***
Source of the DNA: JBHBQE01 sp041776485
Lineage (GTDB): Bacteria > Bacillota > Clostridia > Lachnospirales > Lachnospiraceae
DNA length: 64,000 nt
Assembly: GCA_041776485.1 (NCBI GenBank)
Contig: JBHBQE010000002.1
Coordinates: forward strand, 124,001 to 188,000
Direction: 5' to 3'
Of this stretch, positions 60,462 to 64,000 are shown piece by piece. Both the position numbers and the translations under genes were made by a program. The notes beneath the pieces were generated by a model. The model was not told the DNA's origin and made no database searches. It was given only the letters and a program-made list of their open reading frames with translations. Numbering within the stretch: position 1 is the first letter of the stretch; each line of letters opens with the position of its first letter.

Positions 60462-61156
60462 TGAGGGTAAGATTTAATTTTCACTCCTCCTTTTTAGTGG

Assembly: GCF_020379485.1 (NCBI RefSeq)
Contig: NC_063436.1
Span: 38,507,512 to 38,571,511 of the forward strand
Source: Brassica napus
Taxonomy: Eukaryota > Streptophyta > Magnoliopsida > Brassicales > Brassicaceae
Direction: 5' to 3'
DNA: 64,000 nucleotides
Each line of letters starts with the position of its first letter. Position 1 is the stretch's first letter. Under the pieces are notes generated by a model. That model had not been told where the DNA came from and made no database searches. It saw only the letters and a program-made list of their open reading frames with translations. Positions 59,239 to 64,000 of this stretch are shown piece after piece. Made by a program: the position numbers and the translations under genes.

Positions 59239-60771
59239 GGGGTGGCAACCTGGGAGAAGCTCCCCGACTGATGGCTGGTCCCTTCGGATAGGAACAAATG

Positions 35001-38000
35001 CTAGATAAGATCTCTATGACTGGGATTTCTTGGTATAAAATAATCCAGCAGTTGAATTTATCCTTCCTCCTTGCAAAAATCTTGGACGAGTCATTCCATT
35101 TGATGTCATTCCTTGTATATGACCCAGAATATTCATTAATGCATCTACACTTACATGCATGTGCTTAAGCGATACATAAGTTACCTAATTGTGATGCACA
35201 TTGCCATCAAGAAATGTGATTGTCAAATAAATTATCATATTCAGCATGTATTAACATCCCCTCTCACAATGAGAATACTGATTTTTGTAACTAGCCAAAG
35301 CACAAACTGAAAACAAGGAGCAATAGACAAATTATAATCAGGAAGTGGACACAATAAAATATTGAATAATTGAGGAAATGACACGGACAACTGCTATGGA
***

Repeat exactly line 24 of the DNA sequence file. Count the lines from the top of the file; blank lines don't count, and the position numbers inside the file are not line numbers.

35201 TTGCCATCAAGAAATGTGATTGTCAAATAAATTATCATATTCAGCATGTATTAACATCCCCTCTCACAATGAGAATACTGATTTTTGTAACTAGCCAAAG